On Thursday, Mayor Bill de Blasio officially announced that the city would enter Phase 2 of reopening on Monday, June 22nd, as expected. Later on Thursday, Governor Andrew Cuomo announced that he's not ready to say the city could start Phase 2 on Monday, but would be able to confirm by tomorrow. (Please cross off "Bigfoots de Blasio" on your Cuomo bingo cards.)

With Phase 2, the city will see the return of bars and restaurants, albeit with limitations like no indoor dining. While an "Open Restaurants Program" was announced in early June, the City Council had previously criticized de Blasio for not acting sooner to lay the groundwork for a Phase 2 outdoor dining plan; in May, Corey Johnson said, "We hope that this piece of legislation, even the conversation around it, pushes [the administration] a little bit to start to engage... We cannot wait until we're already into Phase 1 or 2. We should already be having interagency meetings now, well in advance of when this would actually happen, so you can work through the kinks."

Alas, while reopening restaurants and bars under the Phase 2 plan will begin on Monday, a main component will not be enacted until July: the opening of street space for these establishments. So it's quite possible we'll be seeing the same sidewalk chaos we've been seeing in previous weeks as some establishments reopen without sufficient outdoor space. And it's anyone's guess what a block with several bars will look like as the night goes on.

The Mayor's Office said today that "if there are continued issues with non-compliance, the establishments will have their Open Restaurant authorization revoked by DOT." He stressed that keeping customers safe will be the establishment's job, and that they'll be "connecting business owners with a directory of wholesalers selling sneeze guards, PPE, and other equipment."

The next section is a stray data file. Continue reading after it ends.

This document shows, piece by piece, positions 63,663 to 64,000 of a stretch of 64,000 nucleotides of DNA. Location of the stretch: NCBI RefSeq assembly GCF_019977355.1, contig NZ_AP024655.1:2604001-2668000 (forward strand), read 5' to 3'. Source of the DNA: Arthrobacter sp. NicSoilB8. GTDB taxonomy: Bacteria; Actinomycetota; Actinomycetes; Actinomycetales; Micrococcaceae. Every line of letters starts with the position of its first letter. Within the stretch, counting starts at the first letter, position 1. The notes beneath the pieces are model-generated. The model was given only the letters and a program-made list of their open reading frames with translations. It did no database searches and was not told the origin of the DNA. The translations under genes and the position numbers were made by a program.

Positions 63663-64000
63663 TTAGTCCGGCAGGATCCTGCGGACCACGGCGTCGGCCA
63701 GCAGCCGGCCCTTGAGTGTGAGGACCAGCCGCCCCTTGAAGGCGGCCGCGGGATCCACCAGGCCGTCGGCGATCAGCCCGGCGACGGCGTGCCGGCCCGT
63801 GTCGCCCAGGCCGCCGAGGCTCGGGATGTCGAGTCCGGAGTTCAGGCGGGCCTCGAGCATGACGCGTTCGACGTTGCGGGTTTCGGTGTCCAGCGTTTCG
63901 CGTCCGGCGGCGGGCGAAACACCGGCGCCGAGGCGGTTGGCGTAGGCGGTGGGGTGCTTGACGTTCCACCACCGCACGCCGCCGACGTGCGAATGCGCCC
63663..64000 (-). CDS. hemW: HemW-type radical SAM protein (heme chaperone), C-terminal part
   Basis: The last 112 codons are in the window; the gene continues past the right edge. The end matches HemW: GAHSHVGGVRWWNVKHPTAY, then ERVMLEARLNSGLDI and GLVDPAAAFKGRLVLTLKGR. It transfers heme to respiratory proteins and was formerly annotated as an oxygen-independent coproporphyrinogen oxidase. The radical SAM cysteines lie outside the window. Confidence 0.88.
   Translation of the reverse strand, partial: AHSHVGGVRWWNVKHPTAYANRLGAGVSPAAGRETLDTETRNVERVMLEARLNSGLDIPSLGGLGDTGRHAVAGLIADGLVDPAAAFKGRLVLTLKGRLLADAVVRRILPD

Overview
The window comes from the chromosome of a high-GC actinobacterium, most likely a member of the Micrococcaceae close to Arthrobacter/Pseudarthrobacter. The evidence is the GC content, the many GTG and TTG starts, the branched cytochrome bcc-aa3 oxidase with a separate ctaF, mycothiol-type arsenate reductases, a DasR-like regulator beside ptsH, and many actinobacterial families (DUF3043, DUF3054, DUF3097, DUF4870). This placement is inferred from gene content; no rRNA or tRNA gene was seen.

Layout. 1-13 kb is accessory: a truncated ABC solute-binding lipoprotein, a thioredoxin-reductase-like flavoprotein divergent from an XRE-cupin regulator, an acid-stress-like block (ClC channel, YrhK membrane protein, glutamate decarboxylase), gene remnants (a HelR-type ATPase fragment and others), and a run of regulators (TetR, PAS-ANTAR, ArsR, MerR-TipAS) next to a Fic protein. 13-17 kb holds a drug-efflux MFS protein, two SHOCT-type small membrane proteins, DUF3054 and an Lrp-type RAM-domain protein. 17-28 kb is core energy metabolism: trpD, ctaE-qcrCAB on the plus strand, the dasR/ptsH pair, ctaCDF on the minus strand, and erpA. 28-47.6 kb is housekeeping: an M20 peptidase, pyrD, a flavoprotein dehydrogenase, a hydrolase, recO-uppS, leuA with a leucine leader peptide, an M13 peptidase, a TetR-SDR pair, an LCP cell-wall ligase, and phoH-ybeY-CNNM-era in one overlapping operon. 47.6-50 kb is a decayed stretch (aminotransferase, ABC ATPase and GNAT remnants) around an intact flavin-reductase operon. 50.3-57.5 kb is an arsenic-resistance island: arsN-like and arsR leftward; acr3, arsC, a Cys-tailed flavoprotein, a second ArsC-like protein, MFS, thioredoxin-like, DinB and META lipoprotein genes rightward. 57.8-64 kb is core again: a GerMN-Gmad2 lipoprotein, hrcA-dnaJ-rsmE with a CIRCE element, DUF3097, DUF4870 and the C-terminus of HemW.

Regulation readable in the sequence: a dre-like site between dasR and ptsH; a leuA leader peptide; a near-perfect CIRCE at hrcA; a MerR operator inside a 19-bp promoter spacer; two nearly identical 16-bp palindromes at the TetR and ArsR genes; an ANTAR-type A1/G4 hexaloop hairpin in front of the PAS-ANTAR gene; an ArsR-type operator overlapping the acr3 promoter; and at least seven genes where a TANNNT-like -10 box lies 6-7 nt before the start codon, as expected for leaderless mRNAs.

"New Yorkers and diners – we are all in this together and we need to do our best to keep each other healthy,” said Health Commissioner Dr. Oxiris Barbot. “Please remember the core four to preventing COVID-19 whether you’re staff or a patron — maintain distance, practice good hand hygiene, wear face coverings while not eating or drinking and stay home if sick." However, the plan states that patrons do not need to wear face coverings while seated.

Courtesy of the DOT

Phase 2 outdoor dining and drinking will include:

  • Curb Lane Seating (pilot through Labor Day) — "Will not exceed length of business frontage, and be separated from the travel lane with a barrier (planters, barricades)"
  • Sidewalk Seating (through October) —  "Must maintain a clear path free from obstructions between the seating and the curb"
  • Backyard & Patio Seating
  • Open Streets Seating (beginning in July)
  • Plaza Seating through Business Improvement Districts — "restaurants can work with their local Business Improvement District and DOT to request additional seating in plazas" (establishments can email: Plazas@dot.nyc.gov)

The Department of Transportation will be working "with community groups and partner agencies to identify additional seating within full street closures in July." However, not every restaurant and bar will be able to get access to outdoor space — "restrictions on areas ineligible for roadway seating including ‘No Standing Anytime’ curbs, bus stops, within 15’ of hydrants, etc."

The application process opens on Friday, June 19th, when the DOT will post an online self-certification application for sidewalk and curb seating.

A bar offers outdoor seating on the sidewalk

Here's what the bar scene may look like.

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Here's what the bar scene may look like.
Scott Lynch / Gothamist

De Blasio says the plan will help save 5,000 or more restaurants (to put that in perspective, there are over 27,000 restaurants in New York City). Additionally, he believes 5,000 workers will have jobs preserved through this initiative.